Authors: Raquel Dove
Demons Amongst Us
By Raquel Dove
Copyright © 2012 Raquel Dove
Alexandra woke in the most dreadful of moods. Her hopes of seeing Balthazar again had been thrown to the floor of her bedroom and trampled as soon as her eyes opened. The whole world was telling her that he didn’t exist, that he was just a figment of her imagination. Even Sam denied that the whole experience ever happened. But she knew what she knew. And come hell or high water, she was going to prove it.
Alex stormed back and forth in
her spacious bedroom, trying to formulate a plan. It wasn’t really her room. It was one of the many spare rooms in the Sam’s home. She had known Sam for as long as she could remember. After her Aunt Tamy passed it was the only place she could feel even a measure of safety and comfort, at least for the short time she was here. Sam had been amazing then. Caring, compassionate, and proactive in making her feel better. He had been through a lot in the demon world. Alex could only imagine how horrendous his experience with the Magi must have been, but that didn’t give him an excuse to be a jerk now. Even if he wanted to deny it, and say it was only a hallucination, she knew better. And he knew she knew better.
About the fourth
time she walked to the other side of the bed and back for no reason, Alex realized she was stomping around aimlessly. She sat down at the heavy oak desk in a corner of her bedroom and pulled out a pen and piece of paper from one of the drawers. The desk had the most beautiful floral carving etched into the legs that she hadn’t noticed until just now. The sight brought to her memories of a place extravagant beyond her wildest dreams and a mix of emotions flushed over her. Her heart ached at the thought she would never again see a certain demon lord, and her resolve hardened. She would get to the very bottom of things if it was the last thing she did. She couldn’t shake that nagging feeling that something was just not right, something just didn’t fit. She was missing something.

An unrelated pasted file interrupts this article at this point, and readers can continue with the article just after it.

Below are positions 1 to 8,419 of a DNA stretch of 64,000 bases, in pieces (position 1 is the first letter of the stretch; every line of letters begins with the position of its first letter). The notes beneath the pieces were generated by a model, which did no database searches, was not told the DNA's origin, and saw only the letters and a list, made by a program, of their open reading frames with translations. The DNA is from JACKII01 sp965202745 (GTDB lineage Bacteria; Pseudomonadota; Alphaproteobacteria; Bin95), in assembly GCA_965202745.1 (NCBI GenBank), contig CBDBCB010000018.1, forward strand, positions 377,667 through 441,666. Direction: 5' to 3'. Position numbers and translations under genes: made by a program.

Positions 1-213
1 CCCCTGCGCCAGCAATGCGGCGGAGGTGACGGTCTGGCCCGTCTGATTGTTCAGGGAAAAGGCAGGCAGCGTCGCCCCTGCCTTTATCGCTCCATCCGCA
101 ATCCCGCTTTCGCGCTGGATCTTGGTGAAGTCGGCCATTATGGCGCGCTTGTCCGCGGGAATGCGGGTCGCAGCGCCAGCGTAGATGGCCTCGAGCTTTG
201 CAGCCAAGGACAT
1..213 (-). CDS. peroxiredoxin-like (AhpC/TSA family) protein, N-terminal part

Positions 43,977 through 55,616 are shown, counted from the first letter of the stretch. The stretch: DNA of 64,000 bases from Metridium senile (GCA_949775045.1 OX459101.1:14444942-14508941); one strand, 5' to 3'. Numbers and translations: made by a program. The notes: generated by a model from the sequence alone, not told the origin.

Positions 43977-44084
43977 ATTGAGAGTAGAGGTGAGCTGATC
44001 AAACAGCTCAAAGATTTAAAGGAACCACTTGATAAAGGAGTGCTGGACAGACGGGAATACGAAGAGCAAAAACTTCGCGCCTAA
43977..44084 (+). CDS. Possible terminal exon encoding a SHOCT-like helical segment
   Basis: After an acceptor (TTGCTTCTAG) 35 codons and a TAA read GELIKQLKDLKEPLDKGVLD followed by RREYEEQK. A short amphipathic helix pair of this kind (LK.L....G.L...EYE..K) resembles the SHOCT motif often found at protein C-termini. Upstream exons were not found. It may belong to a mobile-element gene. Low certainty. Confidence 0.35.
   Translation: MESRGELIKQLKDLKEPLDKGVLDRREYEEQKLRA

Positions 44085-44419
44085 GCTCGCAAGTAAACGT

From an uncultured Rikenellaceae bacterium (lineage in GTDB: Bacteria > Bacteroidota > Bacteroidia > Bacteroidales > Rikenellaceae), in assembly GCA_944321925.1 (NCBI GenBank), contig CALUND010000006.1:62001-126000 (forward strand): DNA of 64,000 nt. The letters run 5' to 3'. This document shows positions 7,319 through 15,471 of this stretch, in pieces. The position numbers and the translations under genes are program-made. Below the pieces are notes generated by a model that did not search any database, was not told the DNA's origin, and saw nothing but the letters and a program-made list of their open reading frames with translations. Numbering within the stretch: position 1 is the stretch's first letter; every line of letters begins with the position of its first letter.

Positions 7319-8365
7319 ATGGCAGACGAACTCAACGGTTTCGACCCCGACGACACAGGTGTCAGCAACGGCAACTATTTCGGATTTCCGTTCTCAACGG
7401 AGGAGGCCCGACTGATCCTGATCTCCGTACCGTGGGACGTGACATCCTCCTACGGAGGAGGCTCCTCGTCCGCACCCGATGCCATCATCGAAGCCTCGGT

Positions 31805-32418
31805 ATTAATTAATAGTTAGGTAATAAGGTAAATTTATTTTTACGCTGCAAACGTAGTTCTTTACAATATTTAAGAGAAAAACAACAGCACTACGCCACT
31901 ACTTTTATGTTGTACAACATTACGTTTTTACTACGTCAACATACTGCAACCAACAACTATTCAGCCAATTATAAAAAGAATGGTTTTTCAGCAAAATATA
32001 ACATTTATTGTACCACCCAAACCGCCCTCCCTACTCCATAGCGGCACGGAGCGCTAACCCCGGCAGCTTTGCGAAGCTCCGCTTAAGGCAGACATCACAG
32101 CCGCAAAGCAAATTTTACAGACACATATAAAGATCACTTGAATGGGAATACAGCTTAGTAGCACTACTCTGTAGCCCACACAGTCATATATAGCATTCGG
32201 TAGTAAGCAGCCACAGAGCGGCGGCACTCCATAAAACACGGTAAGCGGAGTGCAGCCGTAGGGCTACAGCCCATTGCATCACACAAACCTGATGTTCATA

First thing was first, Alex decided. She needed to organize her thoughts. And the best way to do that was with a list. The first thing on that list was Sam. If she was going to do anything, she would need him by her side, coherent and cooperative. She needed to know what he remembered. As painful as those memories might be for him, and whether he chose to believe any of it had really happened, was irrelevant. There had to be a clue somewhere, in everything that had happened. She tapped the pen to her pursed lips as she stared at the blank spot on the paper next to the number three.
could wait for now, Alex decided as she pushed the chair out from the desk and stood up. She lingered in the spot for a few moments, realizing that she didn’t even know how she would take care of numbers one and two. That was going to take some serious brainstorming. Sam was a tough nut to crack once he had made his mind up about something, and the way he had been acting lately told Alex he would be even harder. She could try to use reason on him. There is no way they would both hallucinate the same thing. There was no animal that would make the scratch that now marred his once handsomely pristine face. Maybe she shouldn’t mention that last one. It was a rather touchy subject.